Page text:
So, as a marketer it’s not, ‘Here, have this one really good piece of technology that can last for 20 years.’ You might stay with something for 15 months, but that’s probably the maximum. Twitter’s been pretty long, but remember all the different Twitter tools that there were, search.twitter.com, and Twitter Analytics, and Twit Stats. They’re all gone. But for a while, marketers were like, yes, these are great. And then they went away. I think for marketers, it’s all about constantly being on the exploratory edge, discovering new territory, finding new tools, seeing what’s there, using a mix of market research, qualitative and quantitative approaches.
I’ve gone to a number of market research conferences last year, all the way from Dubai, to New York, to London, it was all about quantitative analysis. And then all the speakers came in and said, ‘Well, in quantitative analysis you could find that the pet treats aren’t selling very well in the store. And you could just stop carrying the pet treats, the dog treats.’ But you could have an anthropologist or a qualitative person come in and look at the purchasing pattern in the store, and realize that it’s grandparents and kids that want to buy pet treats, and not adults. When you put those pet treats on a really high shelf, nobody could reach them. And that’s what’s declining the sales, not the pet treats themselves.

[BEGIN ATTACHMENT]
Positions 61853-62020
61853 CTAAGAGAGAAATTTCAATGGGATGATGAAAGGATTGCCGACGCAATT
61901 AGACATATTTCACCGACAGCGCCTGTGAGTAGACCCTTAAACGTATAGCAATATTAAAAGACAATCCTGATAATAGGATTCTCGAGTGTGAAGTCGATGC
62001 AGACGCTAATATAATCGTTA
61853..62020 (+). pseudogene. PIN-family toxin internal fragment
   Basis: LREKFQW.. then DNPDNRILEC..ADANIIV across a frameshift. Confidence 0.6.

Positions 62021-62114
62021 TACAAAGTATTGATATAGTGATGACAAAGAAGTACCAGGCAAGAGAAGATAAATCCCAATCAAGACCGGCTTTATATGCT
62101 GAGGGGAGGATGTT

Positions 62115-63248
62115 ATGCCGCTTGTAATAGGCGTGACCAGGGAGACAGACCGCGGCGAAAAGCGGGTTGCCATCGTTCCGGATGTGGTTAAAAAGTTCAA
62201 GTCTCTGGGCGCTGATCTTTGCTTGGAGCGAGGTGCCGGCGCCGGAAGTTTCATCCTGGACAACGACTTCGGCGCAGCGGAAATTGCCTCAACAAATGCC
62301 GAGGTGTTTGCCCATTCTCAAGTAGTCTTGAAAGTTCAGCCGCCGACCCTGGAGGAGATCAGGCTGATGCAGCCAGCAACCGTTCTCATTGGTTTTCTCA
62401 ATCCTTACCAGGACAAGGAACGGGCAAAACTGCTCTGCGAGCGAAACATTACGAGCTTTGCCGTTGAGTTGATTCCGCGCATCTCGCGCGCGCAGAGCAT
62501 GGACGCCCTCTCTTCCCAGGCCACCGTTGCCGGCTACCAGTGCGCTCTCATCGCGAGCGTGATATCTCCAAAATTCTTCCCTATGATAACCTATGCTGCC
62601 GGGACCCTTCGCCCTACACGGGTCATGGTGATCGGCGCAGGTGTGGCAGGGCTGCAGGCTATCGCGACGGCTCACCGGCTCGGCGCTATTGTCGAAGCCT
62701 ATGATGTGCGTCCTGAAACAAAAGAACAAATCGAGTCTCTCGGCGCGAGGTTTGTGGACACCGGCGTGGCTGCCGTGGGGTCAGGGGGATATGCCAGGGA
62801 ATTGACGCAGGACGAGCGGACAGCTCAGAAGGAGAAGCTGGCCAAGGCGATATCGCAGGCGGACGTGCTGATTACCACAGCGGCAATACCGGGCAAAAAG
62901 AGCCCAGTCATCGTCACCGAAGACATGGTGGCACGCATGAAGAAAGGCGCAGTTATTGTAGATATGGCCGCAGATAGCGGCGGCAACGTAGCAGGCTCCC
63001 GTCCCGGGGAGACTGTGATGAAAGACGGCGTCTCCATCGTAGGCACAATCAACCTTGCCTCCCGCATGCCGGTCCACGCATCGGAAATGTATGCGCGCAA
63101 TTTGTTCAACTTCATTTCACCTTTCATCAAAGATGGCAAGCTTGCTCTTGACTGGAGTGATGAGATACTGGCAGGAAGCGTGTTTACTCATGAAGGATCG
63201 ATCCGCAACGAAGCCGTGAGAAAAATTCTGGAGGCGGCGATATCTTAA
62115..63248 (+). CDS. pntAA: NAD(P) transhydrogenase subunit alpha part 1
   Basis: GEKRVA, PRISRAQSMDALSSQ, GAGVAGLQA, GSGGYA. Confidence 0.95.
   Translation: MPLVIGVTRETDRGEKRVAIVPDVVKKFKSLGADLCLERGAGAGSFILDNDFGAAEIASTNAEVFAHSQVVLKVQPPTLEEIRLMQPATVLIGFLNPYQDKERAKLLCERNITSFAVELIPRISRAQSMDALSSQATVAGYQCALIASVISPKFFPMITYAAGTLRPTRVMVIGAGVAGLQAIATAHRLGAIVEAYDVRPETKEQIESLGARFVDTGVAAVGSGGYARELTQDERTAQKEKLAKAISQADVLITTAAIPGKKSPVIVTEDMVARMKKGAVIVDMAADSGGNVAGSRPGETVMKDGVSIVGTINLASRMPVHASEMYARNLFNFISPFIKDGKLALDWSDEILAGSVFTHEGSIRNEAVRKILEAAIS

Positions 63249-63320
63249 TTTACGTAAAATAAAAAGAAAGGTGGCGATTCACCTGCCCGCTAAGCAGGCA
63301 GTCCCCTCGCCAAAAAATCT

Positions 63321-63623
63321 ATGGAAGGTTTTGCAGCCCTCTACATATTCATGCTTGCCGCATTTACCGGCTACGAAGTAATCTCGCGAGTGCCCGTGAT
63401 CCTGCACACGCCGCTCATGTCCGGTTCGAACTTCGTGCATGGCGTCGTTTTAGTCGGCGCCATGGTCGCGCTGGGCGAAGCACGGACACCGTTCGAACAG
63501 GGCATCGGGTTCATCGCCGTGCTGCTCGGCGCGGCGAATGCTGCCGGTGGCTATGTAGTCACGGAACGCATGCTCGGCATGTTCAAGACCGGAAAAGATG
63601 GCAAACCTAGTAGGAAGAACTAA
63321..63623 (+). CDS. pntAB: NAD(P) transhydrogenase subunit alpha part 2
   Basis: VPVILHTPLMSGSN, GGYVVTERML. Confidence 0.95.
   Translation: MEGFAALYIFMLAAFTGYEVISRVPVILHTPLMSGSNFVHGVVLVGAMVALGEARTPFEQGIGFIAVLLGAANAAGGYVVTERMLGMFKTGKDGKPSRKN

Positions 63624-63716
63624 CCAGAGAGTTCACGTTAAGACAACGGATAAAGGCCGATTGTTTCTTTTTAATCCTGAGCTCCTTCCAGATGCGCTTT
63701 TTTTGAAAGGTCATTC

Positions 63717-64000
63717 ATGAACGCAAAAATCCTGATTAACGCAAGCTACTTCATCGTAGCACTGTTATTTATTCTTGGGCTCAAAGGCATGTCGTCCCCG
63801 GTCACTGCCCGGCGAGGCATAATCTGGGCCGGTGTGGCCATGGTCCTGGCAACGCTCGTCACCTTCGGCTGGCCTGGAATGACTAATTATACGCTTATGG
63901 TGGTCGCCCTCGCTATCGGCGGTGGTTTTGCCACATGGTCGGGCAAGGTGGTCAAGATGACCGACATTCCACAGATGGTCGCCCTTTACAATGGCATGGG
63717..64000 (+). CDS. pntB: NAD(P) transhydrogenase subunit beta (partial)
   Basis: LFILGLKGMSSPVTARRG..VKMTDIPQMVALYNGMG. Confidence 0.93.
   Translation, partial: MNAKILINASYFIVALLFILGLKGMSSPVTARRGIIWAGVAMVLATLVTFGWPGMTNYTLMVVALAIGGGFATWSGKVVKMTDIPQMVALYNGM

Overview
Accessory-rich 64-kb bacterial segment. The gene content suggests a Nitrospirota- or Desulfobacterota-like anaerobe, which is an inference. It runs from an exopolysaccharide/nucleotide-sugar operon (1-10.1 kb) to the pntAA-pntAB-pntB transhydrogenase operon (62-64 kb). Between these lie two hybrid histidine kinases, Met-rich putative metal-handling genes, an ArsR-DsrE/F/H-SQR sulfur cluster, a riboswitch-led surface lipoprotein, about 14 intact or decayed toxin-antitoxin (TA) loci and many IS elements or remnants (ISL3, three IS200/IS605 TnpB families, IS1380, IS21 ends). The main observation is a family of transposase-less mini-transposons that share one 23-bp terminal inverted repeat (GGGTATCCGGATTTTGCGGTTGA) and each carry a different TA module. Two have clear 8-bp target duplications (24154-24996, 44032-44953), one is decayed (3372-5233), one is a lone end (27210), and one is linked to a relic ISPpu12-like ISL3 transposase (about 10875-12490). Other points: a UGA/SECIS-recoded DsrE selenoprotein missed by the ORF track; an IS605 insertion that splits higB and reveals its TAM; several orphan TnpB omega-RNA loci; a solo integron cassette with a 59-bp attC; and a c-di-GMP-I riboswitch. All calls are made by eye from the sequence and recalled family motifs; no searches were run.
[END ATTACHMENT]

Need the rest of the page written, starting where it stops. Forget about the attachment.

But if you just rely on the data, you’re going to be missing out on the other miniature stories. And there’s less funding for qualitative research, and information architecture, and things like that. But once you get somebody who can come in and give you more of the macro trends, and the kind of universals, and start applying those, then you can balance your strategy from this kind of whiplash effect of, ‘My gosh, we got to do this, and this, and this.’ To where we’re going to do this and this this, but there are universals on every interface in sight, and tools for how we approach things.
And that kind of slower method, let’s say that kind of Calm Technology, that calm approach, is what I saw made the biggest difference for Wieden+Kennedy. I used to work there in 2009, and it was really a dangerous time to work anywhere because the economy was so bad. We could’ve lost Old Spice, and Levi’s, and a bunch of other accounts. But it was Wieden+Kennedy Entertainment in the basement that came up with these crazy ads for the Old Spice guy. And being able to watch that happen was really interesting because it was, ‘OK, we’re going to look at the space, we’re going to do something totally outlandish, and mix the new and the old, and make these incredibly high production value ads, and respond to people on Twitter.’ And it was just right out of an old advertising playbook, which is well you have to have a mascot for the brand like the Marlboro man. But let’s just make a crazy one that’s over the top and experiment. And it was those experiments with the new media in all these different shapes that did a really good job.
I mean it’s also like learning from art, hiring artists, and mischief makers, and weirdos, helped too. I mean that’s what got Crispin Porter & Bogusky so much pickup, but also so much trouble from all those Burger King ads. But fundamentally it’s memorable, it’s that experimental lab-like nature of playing, and having fun, and mixing things up. I think there’s never one solution for marketers at all. And it’s exciting times. Just kind of expensive times.